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Putting It Together
February 26, 1978

St. Paul's United Methodist Church


There's something fascinating about a puzzle, something intriguing, challenging, hypnotizing. At Family Camp, whether we're there for a week or whether we're there overnight, someone always brings a puzzle, dumps it out on the table, and the addicts go at it. They only break for meals. They stay up to the wee hours of the morning. The rest of us walk by, put a piece in, look it over and check it out. The children come and put pieces in. Children enjoy puzzles. They'll take a piece, study it, turn it, try to fit it into that particular spot. There's something intriguing and fascinating about puzzles. 

Life is like a puzzle. Your life is like a puzzle, a puzzle that takes your whole life putting it together. The pieces are given to us. The pieces of our lives are first of all given to us by God. Look at the pieces God has given—your body, your looks, not much we can do about it. You are given your mind, your talents, all those innate hidden potentialities within you just waiting to break free. God gave you your color, your nationality, your place of birth, your time of birth. God gave you your parents, your family. Many of your pieces have come from your parents. Parents have given us rules, teachings, a value system. Parents have given us an attitude towards life. Sometimes we rebel against them, and sometimes we accept them as our own pieces. We also make our own pieces—all the experiences that we've had, all the choices that we have made including the choice of friends. That's a major choice. For the kind of friends we pick have much to say about the kind of people we're going to become, by the kind of lives we are going to live—our value system, our standards. We choose a spouse. We choose a job. We make a lot of the pieces of our puzzle. 

And then life hands out a lot of pieces. Live hands out some happy pieces and life hands out some sad pieces. Life gives us some crises—bad health, tragedy, the death of loved ones, financial calamities. Life dishes out. Life gives us pieces to our puzzle. From many various, sundry places come pieces to our puzzle. Our challenge is to put them together to make a picture. It's a fascinating task. It's an intriguing task. It's fun. It’s adventuresome. It's a lifetime process. It takes our whole life to put the puzzle together. It takes our whole life because there's no border on our pictures.  As we grow through the years, we just add more and more pieces to the puzzle and the picture grows. The picture can be as big as we want it to be. The picture can be as large and as expansive as we want it to be. There’s no border. There’s no frame. There's no containment. No one says, “Here’s your narrow little space and you have to fit your life into that narrow little space.” Of course, I think a lot of people give up somewhere along the way and make their puzzle narrow.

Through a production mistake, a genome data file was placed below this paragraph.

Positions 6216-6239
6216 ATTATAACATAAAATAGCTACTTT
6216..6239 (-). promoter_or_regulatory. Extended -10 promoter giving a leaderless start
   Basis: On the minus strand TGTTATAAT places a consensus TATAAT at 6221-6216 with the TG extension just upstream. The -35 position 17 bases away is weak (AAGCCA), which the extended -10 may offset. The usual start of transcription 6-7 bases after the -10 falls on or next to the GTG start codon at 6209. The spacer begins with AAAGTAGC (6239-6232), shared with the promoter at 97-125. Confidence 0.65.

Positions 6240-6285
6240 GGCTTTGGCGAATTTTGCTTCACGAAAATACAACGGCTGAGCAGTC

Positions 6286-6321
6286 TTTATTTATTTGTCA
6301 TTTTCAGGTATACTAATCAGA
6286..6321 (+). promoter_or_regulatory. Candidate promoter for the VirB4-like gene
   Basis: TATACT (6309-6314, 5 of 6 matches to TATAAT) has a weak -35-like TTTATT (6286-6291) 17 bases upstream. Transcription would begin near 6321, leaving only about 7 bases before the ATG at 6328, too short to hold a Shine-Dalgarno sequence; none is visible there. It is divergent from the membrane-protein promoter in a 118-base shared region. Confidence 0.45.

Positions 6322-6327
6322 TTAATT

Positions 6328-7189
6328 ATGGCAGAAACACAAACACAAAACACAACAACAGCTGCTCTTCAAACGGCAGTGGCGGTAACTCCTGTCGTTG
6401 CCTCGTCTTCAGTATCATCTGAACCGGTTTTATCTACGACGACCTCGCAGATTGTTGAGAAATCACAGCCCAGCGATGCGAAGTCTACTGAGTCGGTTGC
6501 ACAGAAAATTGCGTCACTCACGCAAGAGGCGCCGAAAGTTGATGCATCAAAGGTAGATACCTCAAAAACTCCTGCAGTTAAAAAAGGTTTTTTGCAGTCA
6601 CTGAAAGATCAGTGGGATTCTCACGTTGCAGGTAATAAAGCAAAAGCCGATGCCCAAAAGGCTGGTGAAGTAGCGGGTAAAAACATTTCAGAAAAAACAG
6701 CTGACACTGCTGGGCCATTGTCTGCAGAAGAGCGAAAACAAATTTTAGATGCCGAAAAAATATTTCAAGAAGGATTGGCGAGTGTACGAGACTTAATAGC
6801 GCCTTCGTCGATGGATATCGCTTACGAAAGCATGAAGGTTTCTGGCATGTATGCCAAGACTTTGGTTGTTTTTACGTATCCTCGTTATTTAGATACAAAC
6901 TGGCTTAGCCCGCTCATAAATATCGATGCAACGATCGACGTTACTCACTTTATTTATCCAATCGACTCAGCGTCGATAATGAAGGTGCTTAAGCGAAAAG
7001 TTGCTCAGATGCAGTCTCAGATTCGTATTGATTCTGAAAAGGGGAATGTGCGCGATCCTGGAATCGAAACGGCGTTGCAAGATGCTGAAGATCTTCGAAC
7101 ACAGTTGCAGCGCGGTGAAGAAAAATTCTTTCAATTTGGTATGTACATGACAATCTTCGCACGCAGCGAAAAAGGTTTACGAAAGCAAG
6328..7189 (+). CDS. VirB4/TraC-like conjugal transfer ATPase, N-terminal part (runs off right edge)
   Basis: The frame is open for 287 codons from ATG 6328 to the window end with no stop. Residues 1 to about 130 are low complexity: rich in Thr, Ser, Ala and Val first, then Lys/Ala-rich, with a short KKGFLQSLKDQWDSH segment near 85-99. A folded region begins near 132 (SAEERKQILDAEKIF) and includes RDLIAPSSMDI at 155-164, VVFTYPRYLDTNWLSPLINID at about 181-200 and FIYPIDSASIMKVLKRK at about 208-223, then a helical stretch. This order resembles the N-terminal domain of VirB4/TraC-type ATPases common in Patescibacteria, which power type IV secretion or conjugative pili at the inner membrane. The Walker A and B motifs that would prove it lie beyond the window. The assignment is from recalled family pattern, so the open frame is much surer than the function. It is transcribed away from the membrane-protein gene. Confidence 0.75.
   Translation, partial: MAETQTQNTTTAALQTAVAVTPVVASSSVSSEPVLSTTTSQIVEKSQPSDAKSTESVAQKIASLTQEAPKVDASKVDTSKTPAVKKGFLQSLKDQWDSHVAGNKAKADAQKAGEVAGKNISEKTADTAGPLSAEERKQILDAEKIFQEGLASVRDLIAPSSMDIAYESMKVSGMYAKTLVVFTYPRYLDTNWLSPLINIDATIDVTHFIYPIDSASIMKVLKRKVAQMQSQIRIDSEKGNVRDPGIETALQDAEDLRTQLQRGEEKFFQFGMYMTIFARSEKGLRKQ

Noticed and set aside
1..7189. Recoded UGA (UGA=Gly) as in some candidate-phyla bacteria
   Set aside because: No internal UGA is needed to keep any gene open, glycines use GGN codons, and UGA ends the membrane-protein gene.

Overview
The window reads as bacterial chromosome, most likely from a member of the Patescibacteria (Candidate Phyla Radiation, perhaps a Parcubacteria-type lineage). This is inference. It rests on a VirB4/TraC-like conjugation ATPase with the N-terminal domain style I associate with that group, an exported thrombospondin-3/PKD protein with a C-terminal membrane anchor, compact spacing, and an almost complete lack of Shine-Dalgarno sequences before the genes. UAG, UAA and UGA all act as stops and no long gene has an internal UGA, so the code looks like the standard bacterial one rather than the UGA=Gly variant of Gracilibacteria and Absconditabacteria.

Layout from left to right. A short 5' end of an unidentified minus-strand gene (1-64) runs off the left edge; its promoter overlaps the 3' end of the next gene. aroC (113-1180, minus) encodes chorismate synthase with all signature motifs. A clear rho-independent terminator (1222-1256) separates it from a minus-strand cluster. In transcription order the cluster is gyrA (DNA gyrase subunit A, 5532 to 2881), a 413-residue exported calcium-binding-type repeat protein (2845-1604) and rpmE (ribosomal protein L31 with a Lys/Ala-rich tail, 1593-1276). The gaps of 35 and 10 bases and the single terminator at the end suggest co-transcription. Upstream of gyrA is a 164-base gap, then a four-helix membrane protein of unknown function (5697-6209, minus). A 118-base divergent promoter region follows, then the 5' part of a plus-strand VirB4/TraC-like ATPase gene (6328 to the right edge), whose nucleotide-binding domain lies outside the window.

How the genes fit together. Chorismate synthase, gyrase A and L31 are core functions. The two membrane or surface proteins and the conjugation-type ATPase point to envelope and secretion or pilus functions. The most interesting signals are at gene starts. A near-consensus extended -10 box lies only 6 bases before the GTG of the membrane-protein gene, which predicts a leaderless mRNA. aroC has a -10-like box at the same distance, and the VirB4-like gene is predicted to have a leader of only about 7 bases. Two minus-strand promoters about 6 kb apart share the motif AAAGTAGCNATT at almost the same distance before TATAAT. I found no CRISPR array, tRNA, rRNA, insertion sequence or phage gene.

But I also know a lot of people, a lot of people right in this church that are 90 years old and over and are still putting their picture together. They are growing and having new experiences. Their picture grows, and becomes more and more beautiful. Death doesn't even break up the puzzle. They don’t even put a frame around it because even death is only one of the pieces of the puzzle, just one of the pieces like other crises, other struggles, other experiences we would rather not have—if anybody gave us a choice. Death is like that. It's another piece, and the picture continues to grow, continues to expand. 

Putting our puzzle together is a life time process. Sometimes it's a difficult process. Sometimes it's hard to make the pieces fit. We turn them every direction, they just don't want to go in there. They are too big or too small, we try to stretch them. Or sometimes we can't find a piece and there's a gaping hole right in the middle of the picture.  You search through all the other pieces. It's good to have other people help. Sometimes other people can come along and say, “Hey, that piece goes right there.” And you were looking at it the whole time. Or they reach out to the edge of the table and say, “There that piece looks like it'll fit.” It's more joyful to have someone help you put the puzzle together. A few years ago, I was in a home and the 10 year old boy was playing on the piano. He hadn’t had any lessons. He was picking out melodies, playing by ear. And I said to the mother. “He has musical talent.” His mother said, “He does?” I said, “He surely does.” The boy said, “I do?” “Sure you do.” They started giving him lessons and now today he is 16 years old and has his own rock band. He got into guitars. Just the other day the mother said a lot of his success is due to me because I came along and said he's got musical talent. 

Other people help us find our pieces. Other people encourage us. Of course, I suppose one option is when other people are doing so good at putting our puzzle together, we sit back, drink a coke, put our feet up on a chair and let them do it. “Go ahead, put my puzzle together.” That's alright if you can get somebody to do it. And that's alright, if you're happy with the picture they put together. Our parents are the first people who begin putting our picture together. They begin by fitting the pieces together and a semblance of a design begins to come when parents do it for us. Sometimes we're happy with the picture they're putting together. Sometimes we rebel. We don't like any piece my mother puts in that picture! We'll take it out and twist it around.